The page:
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Igor Sikorsky showed, already at the early age, engineering expertise. Trips to Germany with his father, led him to develop an interest in natural sciences and he was building models of flying machines at the age of 12. During this time, he also developed what could be called the first prototype of his subsequent creation – a small rubber-band powered helicopter.
Sikorsky chose to achieve his degree in engineering, and for this he left for Paris when he was only 14. However even after his graduation, he had not yet decided upon aviation. In 1907, the same year as his graduation, he went to Germany on a trip. There, he learned of the achievements of the Wright Brothers and Count von Zeppelin. In his own words, “within 24 hours” he decided that aviation would be his future.
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With this decided, Sikorsky wanted to focus on creating the first practical helicopter. However, the efforts failed, and he turned towards manufacturing other aircraft, mainly the fixed wing aircrafts. He manufactured the two-seated S-5 and the three-seated S-6. The S-6 was awarded the highest honor at the Moscow Aircraft Exhibition. Afterwards he continued working in the field of aviation, his designs used by the Russian forces and eventually the French forces. He created the first four-engine aircrafts, which were used as Russian bombers in WW1. However, eventually Sikorsky realized that with the devastation following the war amd the Russian revolution, he would no longer be able to have a fruitful career in aviation in Europe. He left for US in 1919.
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The US career
In America, Igor Sikorsky realized that aviation had become a ‘dying industry’ and offered him no scope. For several years had he tried to find a breakthrough, but had very little success. Subsequently, he resorted to teaching mathematics in order to make a living. As a professor however, he met people who supported his dream and were willing to offer him financial backing. With this, Sikorsky founded the Sikorsky Aero Engineering Company in 1923. The company initially took time to take off, and almost cost Sikorsky the funding. But finally the S-29, America’s first twin engine airplane was manufactured. It could carry 14 passengers at 115 mph. The Sikorsky company was later purchased by United Aircraft. Nevertheless, Sikorsky’s dream of creating the helicopter came true only in 1939. He developed the VS-300, the world’s first practical helicopter. Today, the Sikorsky Aircraft Corporation (with headquarters in Connecticut) is one of the leading helicopter manufacturers in the world.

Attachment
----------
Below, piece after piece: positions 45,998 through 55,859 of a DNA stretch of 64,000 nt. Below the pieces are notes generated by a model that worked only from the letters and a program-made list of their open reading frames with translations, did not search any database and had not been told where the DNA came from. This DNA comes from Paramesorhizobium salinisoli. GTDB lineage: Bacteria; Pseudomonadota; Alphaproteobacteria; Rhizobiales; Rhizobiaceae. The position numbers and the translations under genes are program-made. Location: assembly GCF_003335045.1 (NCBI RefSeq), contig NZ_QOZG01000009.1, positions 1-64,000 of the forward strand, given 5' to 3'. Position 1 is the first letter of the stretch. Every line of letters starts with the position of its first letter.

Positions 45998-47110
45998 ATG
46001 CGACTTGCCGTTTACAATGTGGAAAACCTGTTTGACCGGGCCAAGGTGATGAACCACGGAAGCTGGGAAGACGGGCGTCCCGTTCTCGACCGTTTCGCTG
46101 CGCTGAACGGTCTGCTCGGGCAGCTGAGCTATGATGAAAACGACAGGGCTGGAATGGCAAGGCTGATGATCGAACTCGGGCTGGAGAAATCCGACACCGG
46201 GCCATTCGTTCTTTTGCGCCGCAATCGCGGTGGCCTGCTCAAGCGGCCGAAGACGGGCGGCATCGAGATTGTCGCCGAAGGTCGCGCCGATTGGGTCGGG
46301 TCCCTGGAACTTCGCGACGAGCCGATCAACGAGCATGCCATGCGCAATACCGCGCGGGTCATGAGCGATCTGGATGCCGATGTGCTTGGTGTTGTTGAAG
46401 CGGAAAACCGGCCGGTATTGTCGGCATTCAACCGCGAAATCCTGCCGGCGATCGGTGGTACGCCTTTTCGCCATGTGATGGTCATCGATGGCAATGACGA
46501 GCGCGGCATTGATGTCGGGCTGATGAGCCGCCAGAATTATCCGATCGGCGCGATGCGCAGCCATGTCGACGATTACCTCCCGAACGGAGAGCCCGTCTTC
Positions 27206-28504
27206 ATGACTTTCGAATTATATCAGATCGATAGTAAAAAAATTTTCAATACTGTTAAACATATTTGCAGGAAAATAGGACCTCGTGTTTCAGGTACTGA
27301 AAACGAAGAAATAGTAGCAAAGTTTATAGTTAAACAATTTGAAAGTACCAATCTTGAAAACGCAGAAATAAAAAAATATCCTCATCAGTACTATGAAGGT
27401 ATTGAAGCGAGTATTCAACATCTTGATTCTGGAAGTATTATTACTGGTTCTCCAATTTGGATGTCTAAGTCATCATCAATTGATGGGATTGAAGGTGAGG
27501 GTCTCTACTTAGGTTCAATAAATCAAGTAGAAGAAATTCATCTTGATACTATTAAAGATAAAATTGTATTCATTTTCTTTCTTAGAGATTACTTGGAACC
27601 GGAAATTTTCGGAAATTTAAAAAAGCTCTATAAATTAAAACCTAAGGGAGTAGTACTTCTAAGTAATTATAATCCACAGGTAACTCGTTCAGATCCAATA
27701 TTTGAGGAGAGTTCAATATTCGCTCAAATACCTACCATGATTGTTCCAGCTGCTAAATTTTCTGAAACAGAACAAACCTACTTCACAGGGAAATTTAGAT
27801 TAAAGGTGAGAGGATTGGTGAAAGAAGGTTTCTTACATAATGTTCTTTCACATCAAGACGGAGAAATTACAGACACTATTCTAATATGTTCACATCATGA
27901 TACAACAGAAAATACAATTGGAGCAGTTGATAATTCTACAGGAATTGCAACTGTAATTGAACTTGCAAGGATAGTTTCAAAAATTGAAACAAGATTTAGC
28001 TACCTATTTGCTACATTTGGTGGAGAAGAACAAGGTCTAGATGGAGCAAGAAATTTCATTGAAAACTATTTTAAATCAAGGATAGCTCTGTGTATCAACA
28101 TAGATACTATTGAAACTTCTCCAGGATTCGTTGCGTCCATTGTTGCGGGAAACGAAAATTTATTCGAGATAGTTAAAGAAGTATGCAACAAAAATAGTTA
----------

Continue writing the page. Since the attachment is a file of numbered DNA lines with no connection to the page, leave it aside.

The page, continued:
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Legacy and Achievements
For his achievements in the world of aviation, Sikorsky has been honored many times. He was presented with the Order of St. Vladimir for the development of 4 engine bombers while in Russia. An airport near the office headquarters of Sikorsky Aircraft Corporation and a bridge across the Housatonic River that carries the Merritt Parkway has been named after him. He also received the Wright Brothers Memorial Award and the National Medal for Science.
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